top-rated free essay

Trade Unions

By hollybell Jun 05, 2009 2224 Words
Introduction

Over the years a number of theorists have attempted to explain union action and behaviour. The trade unions were formed during the period of rise and growth in capitalism. Capitalism is characterised by exploitation of workers, low wages inequality, this ideology is seen as beneficial to the economy. The trade union as a revolutionary agency will be discussed. Different interpretations of Lenin and Trotsky will critically analyse trade unions as revolutionary agencies. To fully comprehend this essay you need to understand why trade unions developed. Unions developed as means of redressing the imbalance of power between workers and employers, whereas workers had virtually no power as individuals, through a collective organization their influence was considerably increased (Giddens: 2006,754). Trade unions occurred in the capitalist system because of the polarity of social classes and social stratification, which consisted of those whom own the means of production and the labours. All this exploitation resulted in social inequality which made people aware of social consciousness.

Aim of revolution
The aim of the revolution was to create socialism, which is a world wide classless society based on the common ownership and democratic control of the means of producing the distributing wealth (Ross:1998,175). For Marx the central feature of socialism is that work would no longer be monotonous drudgery (Kelly: 1988,10). Here the individual will only be recognized just as another tool in the production process. The bourgeoisie regard their system as eternal, not subject to fundamental change. This differs radically from Marxism, which teaches us that capitalism is a transitory social formation. Like feudalism and slavery, it will have to give way to a higher form of society. The bourgeoisie cannot be given an objective assessment of the real trends in capitalist society. Everything they do is calculated to serve self-interest for the most malicious type.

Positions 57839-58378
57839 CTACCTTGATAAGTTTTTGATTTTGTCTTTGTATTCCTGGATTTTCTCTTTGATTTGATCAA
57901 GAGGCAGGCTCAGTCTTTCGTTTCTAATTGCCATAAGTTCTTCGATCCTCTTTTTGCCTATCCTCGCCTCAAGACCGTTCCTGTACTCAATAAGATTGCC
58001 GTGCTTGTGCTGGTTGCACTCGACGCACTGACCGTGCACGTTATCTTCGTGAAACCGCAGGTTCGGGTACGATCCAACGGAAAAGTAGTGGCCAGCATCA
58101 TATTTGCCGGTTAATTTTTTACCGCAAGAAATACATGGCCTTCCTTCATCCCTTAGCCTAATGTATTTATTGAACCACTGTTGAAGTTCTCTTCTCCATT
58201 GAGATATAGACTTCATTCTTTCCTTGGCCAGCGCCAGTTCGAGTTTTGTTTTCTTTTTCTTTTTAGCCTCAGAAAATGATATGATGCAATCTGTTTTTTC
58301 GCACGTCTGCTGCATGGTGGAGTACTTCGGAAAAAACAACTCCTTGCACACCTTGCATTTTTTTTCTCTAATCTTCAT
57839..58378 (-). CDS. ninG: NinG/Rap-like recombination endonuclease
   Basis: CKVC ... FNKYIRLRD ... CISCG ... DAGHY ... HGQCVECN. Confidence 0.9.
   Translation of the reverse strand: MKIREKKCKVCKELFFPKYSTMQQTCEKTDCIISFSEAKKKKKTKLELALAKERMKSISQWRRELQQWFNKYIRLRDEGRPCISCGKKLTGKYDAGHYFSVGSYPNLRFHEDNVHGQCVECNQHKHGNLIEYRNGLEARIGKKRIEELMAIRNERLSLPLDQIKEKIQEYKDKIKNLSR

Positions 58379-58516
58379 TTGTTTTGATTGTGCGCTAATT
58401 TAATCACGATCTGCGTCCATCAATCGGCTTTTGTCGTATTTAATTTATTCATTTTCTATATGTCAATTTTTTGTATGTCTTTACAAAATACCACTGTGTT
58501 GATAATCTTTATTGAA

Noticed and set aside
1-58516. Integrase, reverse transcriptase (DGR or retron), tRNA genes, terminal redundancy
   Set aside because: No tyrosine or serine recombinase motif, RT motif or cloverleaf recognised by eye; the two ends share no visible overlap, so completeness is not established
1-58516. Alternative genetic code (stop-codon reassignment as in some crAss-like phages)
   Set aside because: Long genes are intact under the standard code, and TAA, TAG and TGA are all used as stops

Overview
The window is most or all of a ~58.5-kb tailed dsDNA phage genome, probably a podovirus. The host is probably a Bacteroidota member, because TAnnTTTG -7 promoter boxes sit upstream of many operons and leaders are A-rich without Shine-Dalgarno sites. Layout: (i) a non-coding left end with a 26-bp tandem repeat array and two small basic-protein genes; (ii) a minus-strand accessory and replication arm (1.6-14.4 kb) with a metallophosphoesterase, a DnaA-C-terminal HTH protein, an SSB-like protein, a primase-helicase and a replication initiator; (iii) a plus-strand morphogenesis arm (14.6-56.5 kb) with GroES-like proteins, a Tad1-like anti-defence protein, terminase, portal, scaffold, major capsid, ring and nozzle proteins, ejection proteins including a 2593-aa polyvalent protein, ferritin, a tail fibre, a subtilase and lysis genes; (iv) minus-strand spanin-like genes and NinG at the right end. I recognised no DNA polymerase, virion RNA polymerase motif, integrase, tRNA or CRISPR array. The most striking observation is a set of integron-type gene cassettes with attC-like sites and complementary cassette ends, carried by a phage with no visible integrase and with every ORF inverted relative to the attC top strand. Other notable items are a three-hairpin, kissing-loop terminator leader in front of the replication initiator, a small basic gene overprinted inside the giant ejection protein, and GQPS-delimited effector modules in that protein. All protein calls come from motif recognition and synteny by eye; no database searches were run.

Emergence of trade unions
Trade unions did not instantaneously occur as a strong force but it was assisted by the First International. Like any other movement trying to convey a point or create change it needed guidance and coordination this is where the First International comes into play. According to Kelly " Under the guidance of Marx and Engles, it devoted much of its time and resources to assisting trade union economic and political struggles throughout Europe (1988,21).

Economic and political struggle
Many economist believed that trade union economic struggle would of itself develop revolutionary class consciousness and improve the condition of the working class (Kelly: 1988,29). Therefore economist believed that if trade unions strike and fight for things of monetary value e.g. wages that their conditions would increase. Lenin argued this, he insisted that economic struggle alone could not possible bring significant improvement in the working class. He argued that economic and political struggle cannot be separated. According to Kelly "The economic struggle develops the workers political consciousness and spurs the workers on to think of state political questions" (1988,29). This is because if the workers are constantly fighting with the capitalists this would bring them in conflict with the capitalist system and the workers could only be political and economically set free and achieve their goals only through exerting they influence in the political system. In a capitalist system the bourgeoisie who are the owners of the means of production determine the political system which is in their interests. It is important to note that even though the workers standards of living may slightly increase, economic improvement, their social position declines. Therefore an economic struggle was not sufficient to completely change the problems that the working class was experiencing. An example of this is South African trade unions due to their persistence of improving employees working conditions they have impacted the political system this is through laws and employee rights been incorporated in the legislation such as employment equity act.